2022 was defined by the war in Ukraine and the subsequent energy crisis that showed to the world just how underprepared we were not only to let go of fossil fuels but also how our securitised and highly politicised dependence on gas and oil ultimately had massive consequences for society. Yet, 2022 saw $4 trillion made by fossil companies. 2022 showed to the world the ways that we have slowed down our progress in a post-pandemic world, but also the ways that change could be possible. 2022 was another (precious) year that came to an end in the climate discourse; so, here’s the scene it set for 2023. Protests got more creative People’s anger has manifested in different ways - a phenomenon that was not exclusive to the climate arena. Just Stop Oil threw soup at (protected) Van Gogh’s Sunflowers which sparked debate over the different ways that activism may look like. Mel Carrington, a spokeswoman for Just Stop Oil, said in a telephone interview with the New York Times that the group’s intention had been to generate publicity and to create debate around the climate crisis and the actions needed to stop it. Beyond this, in Iran young people led national uprising for social and political reform. In China, people took the streets in a historical protest against the zero-Covid policy. The sun came through Solar power grew so fast in 2022 that the IEA concluded that it could become the largest source of global electricity by 2027. “The first truly global energy crisis, triggered by Russia’s invasion of Ukraine, has sparked unprecedented momentum for renewables. Fossil fuel supply disruptions have underlined the energy security benefits of domestically generated renewable electricity, leading many countries to strengthen policies supporting renewables. Meanwhile, higher fossil fuel prices worldwide have improved the competitiveness of solar PV and wind generation against other fuels.” As a result of this and despite the growth in coal this year, renewables are now set to double between 2022 and 2027 in comparison to the previous 5 years. In December, Scientists Achieve Nuclear Fusion Breakthrough With Blast of 192 Lasers that could ultimately pave the way to producing limitless, zero-carbon energy. You can read more about the controversial role of nuclear energy here. Loss and damage might be possible The economies of several developing nations have plummeted as a result of various natural disasters that led to the displacement of thousands of people. Perhaps the only success in COP27 was the agreement to create a loss and damage fund to help developing nations cope with the irreversible economic losses and damages caused by climate change (a phenomenon largely attributed to wealthier nations’ development). In 2023 we not only expect to see the creation of the fund, but also the creation of criteria of eligibility. Laws around the world are changing In 2022, the Biden administration delivered a landmark law which included a $370 billion package to nudge businesses to shift to renewable energy, and made public money available for research into climate innovation. In 2023 we expect to see this money roll out and the relevant impacts of this unfold. In Brazil, on new year's day, Lula was sworn in office. His Environment Minister, Marina Silva - a leading climate activist whose work has focused on the Amazon. Marina Silva acted as the minister for the environment in 2003-2008, and her time in office was defined by bold policies tackling deforestation with massive successes. During COP27, Lula promised zero deforestation in the Amazon. Despite the heated geopolitical scene in 2022, political willingness to mitigate and adapt to climate change is shifting in some parts of the world, while others like the UK limp behind. We can choose to be optimistic in our expectations for 2023.

  • Children's Environmental Rights and Climate Litigation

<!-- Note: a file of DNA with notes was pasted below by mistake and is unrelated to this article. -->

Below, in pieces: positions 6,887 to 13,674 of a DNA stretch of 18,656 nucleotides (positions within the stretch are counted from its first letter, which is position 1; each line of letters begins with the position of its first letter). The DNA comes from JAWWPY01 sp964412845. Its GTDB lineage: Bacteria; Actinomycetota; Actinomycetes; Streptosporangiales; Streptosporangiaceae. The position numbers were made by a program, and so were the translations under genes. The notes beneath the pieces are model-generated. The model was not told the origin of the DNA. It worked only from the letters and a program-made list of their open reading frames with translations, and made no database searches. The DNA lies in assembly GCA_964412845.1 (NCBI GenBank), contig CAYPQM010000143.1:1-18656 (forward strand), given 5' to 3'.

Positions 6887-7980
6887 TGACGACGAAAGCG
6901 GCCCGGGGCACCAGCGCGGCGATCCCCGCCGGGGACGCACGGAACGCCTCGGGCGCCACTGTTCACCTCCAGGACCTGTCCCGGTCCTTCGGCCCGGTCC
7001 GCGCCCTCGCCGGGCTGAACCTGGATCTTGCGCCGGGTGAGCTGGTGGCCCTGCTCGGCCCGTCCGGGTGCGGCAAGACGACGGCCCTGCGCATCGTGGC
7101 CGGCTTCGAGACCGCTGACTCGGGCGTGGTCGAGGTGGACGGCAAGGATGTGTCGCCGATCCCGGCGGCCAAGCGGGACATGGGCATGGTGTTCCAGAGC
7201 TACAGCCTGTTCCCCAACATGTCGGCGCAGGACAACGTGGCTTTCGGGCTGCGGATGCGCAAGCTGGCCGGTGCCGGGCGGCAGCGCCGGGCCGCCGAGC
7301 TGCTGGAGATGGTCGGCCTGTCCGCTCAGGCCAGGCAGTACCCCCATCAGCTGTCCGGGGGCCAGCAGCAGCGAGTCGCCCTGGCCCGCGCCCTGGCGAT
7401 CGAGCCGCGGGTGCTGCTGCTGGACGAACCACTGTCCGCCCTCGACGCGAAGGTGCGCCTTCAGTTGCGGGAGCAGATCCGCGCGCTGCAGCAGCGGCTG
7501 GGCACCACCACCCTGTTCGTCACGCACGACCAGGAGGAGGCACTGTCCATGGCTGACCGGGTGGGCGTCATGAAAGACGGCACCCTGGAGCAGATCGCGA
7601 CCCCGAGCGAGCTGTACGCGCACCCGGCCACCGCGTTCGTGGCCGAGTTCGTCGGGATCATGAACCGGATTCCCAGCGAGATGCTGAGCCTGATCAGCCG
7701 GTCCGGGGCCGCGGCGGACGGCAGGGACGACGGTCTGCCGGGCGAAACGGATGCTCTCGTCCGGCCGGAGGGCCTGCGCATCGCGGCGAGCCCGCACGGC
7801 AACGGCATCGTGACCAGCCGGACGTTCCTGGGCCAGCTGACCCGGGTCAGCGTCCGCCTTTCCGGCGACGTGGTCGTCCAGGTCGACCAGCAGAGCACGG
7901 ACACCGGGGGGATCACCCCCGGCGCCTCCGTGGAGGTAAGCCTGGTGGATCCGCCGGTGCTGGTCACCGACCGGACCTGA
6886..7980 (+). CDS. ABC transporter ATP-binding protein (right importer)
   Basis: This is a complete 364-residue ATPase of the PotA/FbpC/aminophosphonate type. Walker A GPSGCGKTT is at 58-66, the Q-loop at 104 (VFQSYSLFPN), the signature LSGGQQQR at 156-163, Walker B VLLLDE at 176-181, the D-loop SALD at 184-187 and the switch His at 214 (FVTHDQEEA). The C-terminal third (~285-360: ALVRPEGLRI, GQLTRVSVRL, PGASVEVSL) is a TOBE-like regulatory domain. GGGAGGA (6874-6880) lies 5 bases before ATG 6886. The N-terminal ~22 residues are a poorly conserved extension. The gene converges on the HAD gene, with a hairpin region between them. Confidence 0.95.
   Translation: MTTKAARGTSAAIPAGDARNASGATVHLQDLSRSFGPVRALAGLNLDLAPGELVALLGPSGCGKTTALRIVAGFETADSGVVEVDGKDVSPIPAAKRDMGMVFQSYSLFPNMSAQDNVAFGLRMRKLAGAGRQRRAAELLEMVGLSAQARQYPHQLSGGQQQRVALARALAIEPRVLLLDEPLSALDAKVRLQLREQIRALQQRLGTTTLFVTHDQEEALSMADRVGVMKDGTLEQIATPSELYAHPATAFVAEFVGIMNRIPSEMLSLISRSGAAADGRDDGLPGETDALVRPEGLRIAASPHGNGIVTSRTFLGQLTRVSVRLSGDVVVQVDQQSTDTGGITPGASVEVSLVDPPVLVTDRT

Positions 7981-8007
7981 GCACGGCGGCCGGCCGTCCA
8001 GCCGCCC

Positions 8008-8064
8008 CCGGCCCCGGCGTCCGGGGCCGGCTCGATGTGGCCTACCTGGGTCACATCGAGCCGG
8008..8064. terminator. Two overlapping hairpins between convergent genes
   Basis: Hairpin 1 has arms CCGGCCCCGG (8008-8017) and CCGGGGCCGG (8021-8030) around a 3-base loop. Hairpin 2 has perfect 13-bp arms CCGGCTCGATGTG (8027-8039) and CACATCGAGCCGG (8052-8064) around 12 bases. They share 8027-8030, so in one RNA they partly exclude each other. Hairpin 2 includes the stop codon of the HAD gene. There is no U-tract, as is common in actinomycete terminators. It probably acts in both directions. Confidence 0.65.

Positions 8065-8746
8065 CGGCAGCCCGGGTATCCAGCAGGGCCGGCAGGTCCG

In several reports, the Intergovernmental Panel on Climate Change (IPCC) has highlighted that warming caused by anthropogenic emissions will persist for centuries and will continue to impact the climate system (IPCC, 2014, 2018, 2022) hinting at the intergenerational nature of climate change. Despite this, very little attention is paid on the impact of climate change on those inheriting the earth – children - who also happen to be the most vulnerable group to the climate crisis due to their behavioural patterns, sensitivity to exposure and dependence on caregivers (Ebi & Paulson, 2007). Despite these vulnerabilities and the intergenerational nature of climate change, equally as little consideration is placed on children's environmental rights, as children are not explicitly represented in the environmental law-making discourse (Makuch et al., 2020). The environmental rights of children are instead linked to other rights and standards including those introduced by the 1989 United Nations Convention on the Rights of the Child (UNCRC) (Makuch, 2019). In fact, the UNCRC does not explicitly include a right to environment making children’s environmental rights very indirectly guaranteed to the extent to which these can be construed from the UNCRC. In the UK in 2013, Ella Kissi-Debrah died as a direct result of air pollution - she was 9 years old and was later described as a canary in a coalmine. In 2022, the UK’s Green Party proposed what is called “Ella’s Law” to codify the right to clean air. Nonetheless, there is not a single mention of children and young people in the proposed law. To fill this gap, human rights-based litigation has become a means of promoting children's environmental rights, as 33 rights-based climate cases involve plaintiffs who are children (Donger, 2022). However, the extent to which a human rights-based climate litigation approach is beneficial for incorporating children's environmental rights will depend on our interpretation of the aim of the law and the position we wish to place children in as stakeholders in the sustainability discourse. While such an approach may be impactful, it is the case that issues of agency, causation, and the ethical concerns of placing the burden on children to ensure their sustainable futures, often taint the potential thereof. Children’s Standing Human rights-based climate litigation brought by children raises several questions on the link between human rights and environmental harm, particularly where a complaint looks to future harms or is cross-border in nature (Lewis, 2021). In Juliana, 21 young people alleged violations of their constitutional rights and sought declaratory relief and an injunction ordering the US government to implement a plan to "phase out fossil fuel emissions and draw down excess atmospheric [carbon dioxide]" (Juliana). The plaintiffs were found to be injured parties as the Court held that the US government actively and passively contributed over 25% of global emissions by 2012. Similar to this is the argument made by the petitioners in Duarte, where the petitioners claim that the failure of 33 European countries to cut greenhouse gas emissions (GHG emissions) is a violation of their rights under the ECHR – specifically the right to life and enjoyment of family life (Duarte). Unlike Juliana, this case extends itself to states' failures to prevent anticipated harm. Similar to Duarte is Sacchi – a claim brought by 16 children to the Committee on the Rights of the Child where it was argued that their rights to life, health, and culture under the UNCRC are being violated by the respondent states due to their failure to take stronger action to reduce GHG emissions (Sacchi). Unlike Juliana and in part Duarte, the argument made in Sacchi sees the children as foreseeable victims. Nonetheless, the Committee opined that due to the impact on children and the recognition by States to the Convention that children are entitled to special safeguards, states have heightened obligations to protect children from foreseeable harm - concluding that the children have sufficiently established the impairment of their Convention rights (Sacchi). Distinct from Juliana, Duarte, and Sacchi are cross-border in nature, as they argue that the states are aware of the impact that climate change will have on people's human rights outside their territory (Sacchi). The Committee in Sacchi found that the communication is inadmissible and argued that extraterritorial jurisdiction should be interpreted restrictively (Sacchi). This is an inherent weakness in human rights-based cases as the inability of the petitioners to show that a respondent owes them a duty to protect their human rights will deem the case inadmissible (Lewis, 2021). Arguably, a nuanced interpretation of extraterritorial jurisdiction has the potential open floodgates of litigation by placing international bodies in a position of governance that may curb sovereign states' autonomy. This remains to be seen in the ECtHR's opinion in Duarte, which may depart from Sacchi due to its regional interests. Rights and duties Lewis (2021) argues that in the absence of a standalone right to a healthy environment, the next best claim is one on the state's duty to take preventative action due to the risk of foreseeable future harm (Lewis, 2021). Unlike Juliana, Sacchi and Duarte are pursued in international and regional human rights systems, which are argued to adopt a supervisory role, consistent with the doctrine of subsidiarity within international human rights law (Lewis, 2021; Benson, 2016; Neuman, 2015), therefore placing states as the primary guarantors for human rights. At a European level, this is represented as the margin of appreciation doctrine – leaving matters of policy to the States (Lewis, 2021; Spielman, 2014). In response to this, Lewis argues that domestic courts are better placed to assess the issues of substance and implementation of climate policies (Lewis, 2021). The reasoning and dissent in Juliana illustrate where this thinking fails. The Court found that the case is non-justiciable due to its political nature. Relying on Rucho (2019) the majority opined that upholding the plaintiffs' request would be stepping out of their judicial role and into policymaking, implicating the traditional understanding of separation of powers. On the other hand, District Judge Staton argued in his dissenting opinion that history has seen "widespread, programmatic changes in government functions ushered in by the judiciary's commitment to requiring adherence to the Constitution" (Juliana, p. 58). This dissent is not only representative of the politicisation of climate change which plagues not only the US environmental agenda but those of many other governments. In the traditional legal systems, children plaintiffs lack agency and need to be represented by their guardians; as they are not political agents in their own capacity but form an independent group of climate victims, it may be argued that an orthodox interpretation of the balance of powers doctrine – as mentioned in Juliana and as implied in the Committee's opinion in Sacchi – is inappropriate where children are involved, as their political interests are not represented by elected governments, making the international legal system the appropriate medium for redress. So, how impactful are child-led climate litigation cases? The nature of these cases evidences the ways that a legal system founded on positivism is inappropriate where children lack a form of political and individual agency. This approach to climate litigation asks which legal system is the most appropriate medium for redress if we assume that the current systems can effectively solve issues of morality. Redress sought at an international level may become more appropriate in resolving transboundary issues, as domestic courts are bound by outdated notions of balance of powers that have been designed on draconian assumptions of agency that are no longer appropriate for resolving contemporary issues. However, such a radical transformation does not come without its pitfalls, as this international accountability must be balanced with state sovereignty. Further, rethinking children's agency may be placing the burden on children themselves to ensure their own sustainable futures, which may ethically taint the potential of this transformation. References Barron, A., Collins, H., Jackson, E., Lacey, N., Ross, H., Reiner, R., Teubner, G. & Penner, J. (2002) Introduction to Jurisprudence and Legal Theory: Commentary and Materials. Oxford, Oxford University Press. Besson, S. (2016a) Subsidiarity in International Human Rights Law—What is Subsidiary about Human Rights? The American Journal of Jurisprudence. 61 (1), 69-107. 10.1093/ajj/auw009. Besson, S. (2016b) Subsidiarity in International Human Rights Law—What is Subsidiary about Human Rights? Oxford University Press (OUP). Committee on the Rights of the Child Decision adopted by the Committee on the Rights of the Child under the Optional Protocol to the Convention on the Rights of the Child on a communications procedure in respect of Communication No. 104/2019 Daly, A. (2022) Climate Competence: Youth Climate Activism and Its Impact on International Human Rights Law. Oxford University Press (OUP). Donger, E. (2022) Children and Youth in Strategic Climate Litigation: Advancing Rights through Legal Argument and Legal Mobilization. Cambridge University Press (CUP). Duarte Agostinho and Others v. Portugal and Others (communicated case) (2020) . European Court of Human Rights. Ebi, Kristie L., PhD, MPH & Paulson, J. A., MD. (2007) Climate Change and Children. The Pediatric Clinics of North America. 54 (2), 213-226. 10.1016/j.pcl.2007.01.004. Env, L. & Rev. (2021) Ioane Teitiota v New Zealand (advance unedited version) CCPRC127D27282016. Gibbons, Elizabeth. (2014) Climate Change, Children's Rights, and the Pursuit of Intergenerational Climate Justice. Health and Human Rights Journal. 16 (1), 19-31. IPCC, 2013: Climate Change 2013: The Physical Science Basis. Contribution of Working Group I to the Fifth Assessment Report of the Intergovernmental Panel on Climate Change [Stocker, T.F., D. Qin, G.-K. Plattner, M. Tignor, S.K. Allen, J. Boschung, A. Nauels, Y. Xia, V. Bex and P.M. Midgley (eds.)]. Cambridge University Press, Cambridge, United Kingdom and New York, NY, USA, 1535 pp, doi:10.1017/CBO9781107415324 IPCC, 2018: Global warming of 1.5°C. An IPCC Special Report on the impacts of global warming of 1.5°C above pre-industrial levels and related global greenhouse gas emission pathways, in the context of strengthening the global response to the threat of climate change, sustainable development, and efforts to eradicate poverty [V. Masson-Delmotte, P. Zhai, H. O. Pörtner, D. Roberts, J. Skea, P.R. Shukla, A. Pirani, W. Moufouma-Okia, C. Péan, R. Pidcock, S. Connors, J. B. R. Matthews, Y. Chen, X. Zhou, M. I. Gomis, E. Lonnoy, T. Maycock, M. Tignor, T. Waterfield (eds.)]. In Press. IPCC, 2022: Summary for Policymakers [H.-O. Pörtner, D.C. Roberts, E.S. Poloczanska, K. Mintenbeck, M. Tignor, A. Alegría, M. Craig, S. Langsdorf, S. Löschke, V. Möller, A. Okem (eds.)]. In: Climate Change 2022: Impacts, Adaptation, and Vulnerability. Contribution of Working Group II to the Sixth Assessment Report of the Intergovernmental Panel on Climate Change [H.-O. Pörtner, D.C. Roberts, M. Tignor, E.S. Poloczanska, K. Mintenbeck, A. Alegría, M. Craig, S. Langsdorf, S. Löschke, V. Möller, A. Okem, B. Rama (eds.)]. Cambridge University Press, Cambridge, UK and New York, NY, USA, pp. 3-33, doi:10.1017/9781009325844.001. Juliana and others v United States of America and others (2020) F.3d 1159 947 Lewis, B. (2021) Children's Human Rights-based Climate Litigation at the Frontiers of Environmental and Children's Rights. Nordic Journal of Human Rights. 39 (2), 180-203. 10.1080/18918131.2021.1996002. Makuch Karen. (2019) VII.29 Environmental rights of children. In: Anonymous Encyclopedia of environmental law: volume VII. pp. 387-400. Makuch, K. E. & Aczel, M. R. (2020) Eco-Citizen Science for Social Good: Promoting Child Well-Being, Environmental Justice, and Inclusion. Research on Social Work Practice. 30 (2), 219- 232. 10.1177/1049731519890404. Makuch, K. E., Aczel, M. R. & Zaman, S. (2020) Do children want environmental rights? Ask the Children! California Digital Library (CDL). Neuman, G. (2015) ‘Subsidiarity’. In: Shelton, D. (ed.).Oxford Handbook of International Human Rights Law. , Oxford University Press. Spielmann, D. (2012) Allowing the Right Margin: The European Court of Human Rights and The National Margin of Appreciation Doctrine: Waiver or Subsidiarity of European Review? Cambridge Yearbook of European Legal Studies. Tatar v Romania (2009) . European Court of Human Rights, Fifth Section. Theil, S. (2022) A CAUSE WORTHY OF MORE EFFORT: THE COMMITTEE ON THE RIGHTS OF THE CHILD AND THE CLIMATE CHANGE DECISION. Cambridge Law Journal. 81 (1), 1-4. 10.1017/S0008197322000046. Yoshida, K. & Setzer, J. (2018) Den Haag)) (Netherlands) Teitiota v New Zealand (2728/2016) 47 B.H.R.C. 645.